Parshat Vayelech 5768
We read Parshat Vayelech this year on Shabbat Shuvah, the Shabbat of repentance between Rosh Hashanah and Yom Kippur. Fittingly, this parshah deals with sin and repentance, with becoming lost on our way and returning to our true selves.
In the parshah, God foretells Israel's future sins and their consequences, how they will turn to other gods and then be overtaken by suffering, leading God to say, "anochi haster astir panai—I will surely hide my face." The hidden face of God, the classic theological expression of the presence of suffering and evil in the world, here seems to be a response by God to the sins of Israel, a punishment for their misdeeds.
The Chasidic master, Rebbe Ephraim of Sudylkow, understands this passage differently. Carefully re-reading the Hebrew, Rebbe Ephraim separates the phrase into two sections and reinterprets the implications of God's actions. When anochi haster —the I-ness of God—is hidden through our entering the slumber of self-deception and idolatry, then astir panai—[God's] face will be hidden. When we forget our values and our humanity, we obscure God's holiness from the world; then God's face, God's true presence, is hidden from us. When we pervert what is just and right through the pursuit of that which is not the true center, we cause God's presence to disappear, not as punishment, but as consequence.
The Torah explains that this turning away will occur when the people of Israel "eat their fill and grow fat and turn to other gods." It is through complacency and an absorption in wealth that Israel will lose sight of the locus of divinity and the genuine values that flow from it. And this prophesy has come true.
Our modern consumer society affords us wealth that often engenders precisely the indifference and false pursuits that our parshah describes. Caught up as we are in material gain and upward mobility, we often lose sight of our true values. As we spend money on clothes, cars, coffee and all the other goods we consume, do we take the time to see how our lifestyle conforms to our deepest values? Do we check the source of the products we consume, where they are made and how? Do we consider the nature of our work and whether it brings healing or suffering to the world? Do we consider our investments and whether they meet our ethical standards? Do we give away the ten percent of our income that Judaism expects? Can we genuinely ask ourselves how we earn and spend money, not in the sense of self-denying guilt-ridden asceticism, but with a gentle and wise questioning of how we are living out our core ideals and whether we are hiding or revealing God's face?
How then do we transform ourselves to reveal God's face, God's self, in the world? What enables us to lead a life where our actions are manifestations of our core values?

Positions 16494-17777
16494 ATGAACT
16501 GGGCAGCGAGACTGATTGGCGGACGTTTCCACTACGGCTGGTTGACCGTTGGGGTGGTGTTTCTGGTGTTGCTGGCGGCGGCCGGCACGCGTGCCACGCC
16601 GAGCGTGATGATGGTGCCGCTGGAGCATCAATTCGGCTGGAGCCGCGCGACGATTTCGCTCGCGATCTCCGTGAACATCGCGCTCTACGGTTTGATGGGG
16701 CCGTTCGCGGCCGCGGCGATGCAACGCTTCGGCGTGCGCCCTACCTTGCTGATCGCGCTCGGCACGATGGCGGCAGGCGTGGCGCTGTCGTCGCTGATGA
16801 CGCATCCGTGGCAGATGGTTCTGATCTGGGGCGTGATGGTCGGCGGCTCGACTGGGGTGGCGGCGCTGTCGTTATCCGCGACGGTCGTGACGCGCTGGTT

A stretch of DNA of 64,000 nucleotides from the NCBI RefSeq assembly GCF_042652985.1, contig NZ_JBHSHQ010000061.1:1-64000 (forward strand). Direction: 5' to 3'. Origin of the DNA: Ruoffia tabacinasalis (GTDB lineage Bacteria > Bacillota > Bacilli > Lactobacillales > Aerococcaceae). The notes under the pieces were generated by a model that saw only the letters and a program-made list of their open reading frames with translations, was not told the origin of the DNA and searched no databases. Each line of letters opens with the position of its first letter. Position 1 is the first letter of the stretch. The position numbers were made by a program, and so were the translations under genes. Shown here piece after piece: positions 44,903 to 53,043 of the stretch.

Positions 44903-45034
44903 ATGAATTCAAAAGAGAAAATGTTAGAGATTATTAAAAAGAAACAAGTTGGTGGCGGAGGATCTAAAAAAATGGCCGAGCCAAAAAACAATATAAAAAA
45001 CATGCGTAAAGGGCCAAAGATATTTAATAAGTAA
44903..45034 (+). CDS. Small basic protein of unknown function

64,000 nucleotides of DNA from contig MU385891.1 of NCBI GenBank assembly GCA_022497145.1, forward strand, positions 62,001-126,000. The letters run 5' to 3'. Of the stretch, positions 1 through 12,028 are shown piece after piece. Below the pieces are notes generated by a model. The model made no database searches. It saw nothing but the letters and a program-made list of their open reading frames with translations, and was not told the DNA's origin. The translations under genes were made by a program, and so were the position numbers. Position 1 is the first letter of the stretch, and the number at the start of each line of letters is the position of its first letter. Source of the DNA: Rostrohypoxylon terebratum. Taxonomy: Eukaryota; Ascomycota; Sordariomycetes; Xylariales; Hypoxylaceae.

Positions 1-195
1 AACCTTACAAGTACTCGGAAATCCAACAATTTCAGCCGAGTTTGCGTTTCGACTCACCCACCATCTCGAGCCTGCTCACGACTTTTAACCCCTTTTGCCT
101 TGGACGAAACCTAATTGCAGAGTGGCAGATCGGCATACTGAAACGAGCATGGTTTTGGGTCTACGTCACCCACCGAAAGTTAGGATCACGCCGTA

Our parshah's answer, remarkably, is song. God instructs "therefore, write down this song and teach it to the people of Israel, put it in their mouths so that this song will be a witness for Me before the people of Israel." Song here is meant to awaken the people of Israel, to help them reconnect to their essentially pure nature, the fundamental meaning of tshuvah, and so enable them to live out their true commitments. The true song enables the people of Israel to once again find God's face; to turn away from the subtle idols of wealth and greed and to bring God's holiness into their midst.
In Rebbe Nachman of Bratslav's terms, it is only through this song of faith, this assertion of meaning, hope and possibility, that one leaps over the abyss of God's hiddeness to encounter the truth of anochi―I-ness, that is both God's true face and our own.
It is easy to get lost, to find ourselves unwittingly acting in ways estranged from our fundamental principles. Yet we can find our way to a life that embodies those core beliefs by manifesting our true self through the hope, confidence and power, which is the nature of song. Song, that fundamental assertion of joy and meaning, can remind us of our authentic self and our genuine power. Through it, we can transform the way we live and fully embrace our true nature—our potential to transform ourselves and the world. In so doing, the deep anochi, the true faces of both ourselves and God, will be revealed.
Rabbi James Jacobson-Maisels earned a Master’s Degree in Modern Jewish Studies in England at the University of Oxford. He then went on to four years of yeshiva study in Israel culminating in rabbinic ordination from R. Daniel Landes at the Pardes Institute of Jewish Studies. He is currently pursuing a Ph.D. in Jewish Studies specializing in Kabbalah and Hasidism at the University of Chicago, and teaching in a variety of settings in the U.S. and Israel on Judaism and Jewish mysticism. He hopes to integrate his study and practice and to help teach and live Judaism as a spiritual discipline. James can be reached at firstname.lastname@example.org.
 Dvarim 31:16-18
 Degel Mahaneh Ephraim p. 38, Parshat Vayetzei d"h Vayikatz, Hotza'at Mir, Jerusalem 5755. Here anokhi,(I) the subject of the sentence, is read as the object of the verb haster (to hide) and each one of us, in our own delusion, is the subject which causes the hiding.
 Dvarim 31:20
 Dvarim 31:19
 Likutei Moharan, I, 64